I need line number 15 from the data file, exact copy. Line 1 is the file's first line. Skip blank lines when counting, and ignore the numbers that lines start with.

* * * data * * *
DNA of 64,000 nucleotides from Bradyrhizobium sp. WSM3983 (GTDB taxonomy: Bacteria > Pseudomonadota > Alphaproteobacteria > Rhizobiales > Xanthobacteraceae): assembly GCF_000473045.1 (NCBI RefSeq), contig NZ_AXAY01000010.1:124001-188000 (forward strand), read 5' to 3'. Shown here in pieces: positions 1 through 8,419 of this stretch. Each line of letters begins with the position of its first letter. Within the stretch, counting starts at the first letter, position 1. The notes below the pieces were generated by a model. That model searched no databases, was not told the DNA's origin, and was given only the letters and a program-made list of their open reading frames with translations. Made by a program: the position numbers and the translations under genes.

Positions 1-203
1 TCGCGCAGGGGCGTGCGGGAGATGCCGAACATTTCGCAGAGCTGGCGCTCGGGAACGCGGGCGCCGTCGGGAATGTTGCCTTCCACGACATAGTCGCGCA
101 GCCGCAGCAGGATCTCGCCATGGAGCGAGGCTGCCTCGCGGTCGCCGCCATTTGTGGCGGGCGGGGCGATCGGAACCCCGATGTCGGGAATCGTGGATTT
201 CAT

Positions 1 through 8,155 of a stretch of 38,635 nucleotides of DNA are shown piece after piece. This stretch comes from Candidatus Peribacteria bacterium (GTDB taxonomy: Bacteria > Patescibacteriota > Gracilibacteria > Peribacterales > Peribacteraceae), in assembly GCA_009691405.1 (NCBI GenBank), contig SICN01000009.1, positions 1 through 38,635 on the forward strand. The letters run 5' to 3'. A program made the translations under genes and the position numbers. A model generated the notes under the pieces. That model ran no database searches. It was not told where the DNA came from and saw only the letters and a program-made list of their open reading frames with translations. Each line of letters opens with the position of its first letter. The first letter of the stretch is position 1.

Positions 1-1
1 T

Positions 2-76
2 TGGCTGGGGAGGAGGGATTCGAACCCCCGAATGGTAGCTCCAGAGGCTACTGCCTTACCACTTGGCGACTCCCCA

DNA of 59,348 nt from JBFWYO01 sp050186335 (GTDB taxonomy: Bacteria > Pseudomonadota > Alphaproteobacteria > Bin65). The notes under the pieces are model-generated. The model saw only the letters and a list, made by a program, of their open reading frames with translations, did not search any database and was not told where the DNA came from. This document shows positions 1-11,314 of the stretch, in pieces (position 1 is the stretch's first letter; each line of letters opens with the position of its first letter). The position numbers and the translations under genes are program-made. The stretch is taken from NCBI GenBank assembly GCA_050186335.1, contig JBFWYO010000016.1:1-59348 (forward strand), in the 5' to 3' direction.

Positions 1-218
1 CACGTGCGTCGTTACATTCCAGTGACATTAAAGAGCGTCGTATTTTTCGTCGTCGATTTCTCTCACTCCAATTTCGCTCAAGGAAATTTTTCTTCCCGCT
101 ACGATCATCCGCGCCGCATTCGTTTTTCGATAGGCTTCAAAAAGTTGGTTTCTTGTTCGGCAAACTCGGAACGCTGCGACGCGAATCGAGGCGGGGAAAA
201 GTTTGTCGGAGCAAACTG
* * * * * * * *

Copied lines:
201 GTTTGTCGGAGCAAACTG